EconPapers    
Economics at your fingertips  
 

The Economic Costs of the Iraq War: An Appraisal Three Years after the Beginning of the Conflict

Linda Bilmes and Joseph E. Stiglitz
Additional contact information
Linda Bilmes: Harvard U

Working Paper Series from Harvard University, John F. Kennedy School of Government

Abstract: Three years ago, as America was preparing to go to war in Iraq, there were few discussions of the likely costs. When Larry Lindsey, President Bush’s economic adviser, suggested that they might reach $200 billion, there was a quick response from the White House: that number was a gross overestimation. Deputy Defense Secretary Paul Wolfowitz claimed that Iraq could “really finance its own reconstruction,” apparently both underestimating what was required and the debt burden facing the country. Lindsey went on to say that “The successful prosecution of the war would be good for the economy.” Many aspects of the Iraq venture have turned out differently from what was purported before the war: there were no weapons of mass destruction, no clear link between Al Qaeda and Iraq, no imminent danger that would warrant a pre-emptive war. Whether Americans were greeted as liberators or not, there is evidence that that they are now viewed as occupiers. Stability has not been established. Clearly, the benefits of the War have been markedly different from those claimed. So too for the costs. It now appears that Lindsey was indeed wrong—by grossly underestimating the costs.... The Congressional Budget Office has now estimated that in their central, mid-range scenario, the Iraq war will cost over $266 billion more in the next decade, putting the direct costs of the war in the range of $500 billion. These estimates, however, underestimate the War’s true costs to America by a wide margin. In this paper, we attempt to provide a range of estimates for what those costs have been, and are likely to be. Even taking a conservative approach, we have been surprised at how large they are. We can state, with some degree of confidence, that they exceed a trillion dollars.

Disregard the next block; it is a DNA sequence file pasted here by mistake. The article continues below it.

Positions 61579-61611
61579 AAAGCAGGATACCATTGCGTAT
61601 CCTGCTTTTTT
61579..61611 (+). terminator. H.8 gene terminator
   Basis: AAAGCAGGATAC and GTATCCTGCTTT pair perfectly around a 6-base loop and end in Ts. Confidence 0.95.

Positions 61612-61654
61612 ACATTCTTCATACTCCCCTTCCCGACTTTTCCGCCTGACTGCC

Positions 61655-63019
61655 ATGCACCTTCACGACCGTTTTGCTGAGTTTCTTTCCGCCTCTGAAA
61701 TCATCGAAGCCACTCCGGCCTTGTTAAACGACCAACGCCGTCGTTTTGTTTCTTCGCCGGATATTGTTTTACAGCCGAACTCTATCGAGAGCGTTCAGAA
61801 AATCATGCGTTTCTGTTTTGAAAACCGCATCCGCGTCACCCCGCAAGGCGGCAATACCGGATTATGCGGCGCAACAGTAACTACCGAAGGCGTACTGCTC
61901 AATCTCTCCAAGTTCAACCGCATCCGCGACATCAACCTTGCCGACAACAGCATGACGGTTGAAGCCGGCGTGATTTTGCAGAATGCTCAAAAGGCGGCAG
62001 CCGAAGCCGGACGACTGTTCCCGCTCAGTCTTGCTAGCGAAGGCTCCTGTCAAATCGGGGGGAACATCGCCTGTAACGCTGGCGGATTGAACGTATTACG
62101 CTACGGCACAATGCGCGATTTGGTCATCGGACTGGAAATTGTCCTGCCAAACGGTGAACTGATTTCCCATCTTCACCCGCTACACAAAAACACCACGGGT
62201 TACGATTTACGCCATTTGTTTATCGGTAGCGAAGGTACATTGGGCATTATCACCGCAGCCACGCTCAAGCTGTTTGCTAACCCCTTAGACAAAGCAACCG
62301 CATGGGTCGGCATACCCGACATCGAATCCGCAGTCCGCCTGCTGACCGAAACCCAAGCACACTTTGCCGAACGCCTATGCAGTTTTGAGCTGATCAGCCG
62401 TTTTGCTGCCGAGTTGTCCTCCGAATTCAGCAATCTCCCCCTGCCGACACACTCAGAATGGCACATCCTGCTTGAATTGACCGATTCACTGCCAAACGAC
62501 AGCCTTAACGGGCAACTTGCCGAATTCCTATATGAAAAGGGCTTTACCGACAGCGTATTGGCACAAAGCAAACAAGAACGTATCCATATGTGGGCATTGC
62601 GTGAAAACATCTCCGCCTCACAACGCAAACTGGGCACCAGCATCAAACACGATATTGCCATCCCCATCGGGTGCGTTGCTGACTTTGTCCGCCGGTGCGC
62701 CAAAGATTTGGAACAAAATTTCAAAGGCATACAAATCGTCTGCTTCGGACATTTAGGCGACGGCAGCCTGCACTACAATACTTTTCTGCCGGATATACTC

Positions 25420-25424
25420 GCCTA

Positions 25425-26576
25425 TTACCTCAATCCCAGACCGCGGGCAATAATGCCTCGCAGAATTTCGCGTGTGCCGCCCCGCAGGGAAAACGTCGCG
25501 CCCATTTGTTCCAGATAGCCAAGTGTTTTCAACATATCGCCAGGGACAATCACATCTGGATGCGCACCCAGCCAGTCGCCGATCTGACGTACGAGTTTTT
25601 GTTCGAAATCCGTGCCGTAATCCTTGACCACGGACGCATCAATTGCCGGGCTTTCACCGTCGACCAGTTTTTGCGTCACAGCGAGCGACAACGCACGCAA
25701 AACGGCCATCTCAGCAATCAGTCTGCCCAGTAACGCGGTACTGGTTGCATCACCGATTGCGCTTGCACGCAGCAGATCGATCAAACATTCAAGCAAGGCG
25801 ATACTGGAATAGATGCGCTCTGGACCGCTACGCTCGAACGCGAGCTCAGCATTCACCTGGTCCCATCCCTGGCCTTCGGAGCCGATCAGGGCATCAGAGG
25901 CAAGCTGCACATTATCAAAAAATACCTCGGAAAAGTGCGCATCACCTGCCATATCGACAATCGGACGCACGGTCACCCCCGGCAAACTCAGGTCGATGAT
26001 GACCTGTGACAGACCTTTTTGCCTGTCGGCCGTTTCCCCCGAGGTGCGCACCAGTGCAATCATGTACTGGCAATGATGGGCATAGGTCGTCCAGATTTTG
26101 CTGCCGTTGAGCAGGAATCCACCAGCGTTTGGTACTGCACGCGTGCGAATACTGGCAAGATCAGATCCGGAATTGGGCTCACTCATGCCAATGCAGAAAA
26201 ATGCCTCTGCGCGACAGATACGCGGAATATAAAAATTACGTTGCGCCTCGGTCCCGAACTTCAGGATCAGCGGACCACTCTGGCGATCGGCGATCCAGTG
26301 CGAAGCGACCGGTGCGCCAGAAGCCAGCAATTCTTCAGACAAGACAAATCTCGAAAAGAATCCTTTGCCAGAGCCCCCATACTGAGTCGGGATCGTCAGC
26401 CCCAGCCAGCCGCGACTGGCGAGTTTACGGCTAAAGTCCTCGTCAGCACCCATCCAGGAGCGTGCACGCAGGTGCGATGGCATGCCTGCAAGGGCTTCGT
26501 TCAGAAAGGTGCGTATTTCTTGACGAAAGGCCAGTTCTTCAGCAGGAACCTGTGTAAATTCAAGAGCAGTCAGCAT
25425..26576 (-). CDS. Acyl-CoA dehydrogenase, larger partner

Date: 2006-01
References: Add references at CitEc
Citations View citations in EconPapers (2) Track citations by RSS feed

Downloads: (external link)
http://ksgnotes1.harvard.edu/Research/wpaper.nsf/r ... _002_Bilmes_SSRN.pdf
Our link check indicates that this URL is bad, the error code is: 404 Not Found (http://ksgnotes1.harvard.edu/Research/wpaper.nsf/rwp/RWP06-002/$File/rwp_06_002_Bilmes_SSRN.pdf [302 Found]--> http://web.hks.harvard.edu/publications/workingpapers/Index.aspx)

Related works:
Working Paper: The Economic Costs of the Iraq War: An Appraisal Three Years After the Beginning of the Conflict (2006) Downloads
Working Paper: The Economic Costs of the Iraq War: An Appraisal Three Years After the Beginning of the Conflict (2006) Downloads
This item may be available elsewhere in EconPapers: Search for items with the same title.

Export reference: BibTeX RIS (EndNote, ProCite, RefMan) HTML/Text

Persistent link: http://EconPapers.repec.org/RePEc:ecl:harjfk:rwp06-002

Access Statistics for this paper

More papers in Working Paper Series from Harvard University, John F. Kennedy School of Government
Contact information at EDIRC.
Series data maintained by ().

 
Page updated 2014-09-29
Handle: RePEc:ecl:harjfk:rwp06-002